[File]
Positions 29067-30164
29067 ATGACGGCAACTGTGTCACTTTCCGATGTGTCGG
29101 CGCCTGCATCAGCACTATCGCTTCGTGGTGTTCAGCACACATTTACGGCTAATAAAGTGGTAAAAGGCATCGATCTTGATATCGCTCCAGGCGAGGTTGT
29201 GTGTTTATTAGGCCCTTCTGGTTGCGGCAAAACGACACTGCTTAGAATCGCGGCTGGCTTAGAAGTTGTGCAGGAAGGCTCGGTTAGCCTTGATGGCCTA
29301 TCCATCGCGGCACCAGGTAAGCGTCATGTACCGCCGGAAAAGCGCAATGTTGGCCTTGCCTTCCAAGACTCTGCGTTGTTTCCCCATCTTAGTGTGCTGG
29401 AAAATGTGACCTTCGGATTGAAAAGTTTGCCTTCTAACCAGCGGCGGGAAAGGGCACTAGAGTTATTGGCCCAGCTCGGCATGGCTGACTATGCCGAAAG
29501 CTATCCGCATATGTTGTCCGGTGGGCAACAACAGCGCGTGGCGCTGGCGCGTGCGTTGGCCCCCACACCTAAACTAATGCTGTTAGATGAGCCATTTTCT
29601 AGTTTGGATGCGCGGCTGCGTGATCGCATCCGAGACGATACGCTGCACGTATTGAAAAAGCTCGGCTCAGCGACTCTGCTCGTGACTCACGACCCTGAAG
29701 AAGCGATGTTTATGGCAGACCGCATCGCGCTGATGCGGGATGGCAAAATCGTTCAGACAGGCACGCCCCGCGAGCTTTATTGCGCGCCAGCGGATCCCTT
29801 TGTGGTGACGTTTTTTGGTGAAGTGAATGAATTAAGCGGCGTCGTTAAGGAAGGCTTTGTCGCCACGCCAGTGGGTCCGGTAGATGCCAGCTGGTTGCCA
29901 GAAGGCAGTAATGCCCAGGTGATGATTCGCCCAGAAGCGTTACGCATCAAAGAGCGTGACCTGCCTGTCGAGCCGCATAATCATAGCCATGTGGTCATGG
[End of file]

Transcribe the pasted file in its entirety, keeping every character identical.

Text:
Positions 29067-30164
29067 ATGACGGCAACTGTGTCACTTTCCGATGTGTCGG
29101 CGCCTGCATCAGCACTATCGCTTCGTGGTGTTCAGCACACATTTACGGCTAATAAAGTGGTAAAAGGCATCGATCTTGATATCGCTCCAGGCGAGGTTGT
29201 GTGTTTATTAGGCCCTTCTGGTTGCGGCAAAACGACACTGCTTAGAATCGCGGCTGGCTTAGAAGTTGTGCAGGAAGGCTCGGTTAGCCTTGATGGCCTA
29301 TCCATCGCGGCACCAGGTAAGCGTCATGTACCGCCGGAAAAGCGCAATGTTGGCCTTGCCTTCCAAGACTCTGCGTTGTTTCCCCATCTTAGTGTGCTGG
29401 AAAATGTGACCTTCGGATTGAAAAGTTTGCCTTCTAACCAGCGGCGGGAAAGGGCACTAGAGTTATTGGCCCAGCTCGGCATGGCTGACTATGCCGAAAG
29501 CTATCCGCATATGTTGTCCGGTGGGCAACAACAGCGCGTGGCGCTGGCGCGTGCGTTGGCCCCCACACCTAAACTAATGCTGTTAGATGAGCCATTTTCT
29601 AGTTTGGATGCGCGGCTGCGTGATCGCATCCGAGACGATACGCTGCACGTATTGAAAAAGCTCGGCTCAGCGACTCTGCTCGTGACTCACGACCCTGAAG
29701 AAGCGATGTTTATGGCAGACCGCATCGCGCTGATGCGGGATGGCAAAATCGTTCAGACAGGCACGCCCCGCGAGCTTTATTGCGCGCCAGCGGATCCCTT
29801 TGTGGTGACGTTTTTTGGTGAAGTGAATGAATTAAGCGGCGTCGTTAAGGAAGGCTTTGTCGCCACGCCAGTGGGTCCGGTAGATGCCAGCTGGTTGCCA
29901 GAAGGCAGTAATGCCCAGGTGATGATTCGCCCAGAAGCGTTACGCATCAAAGAGCGTGACCTGCCTGTCGAGCCGCATAATCATAGCCATGTGGTCATGG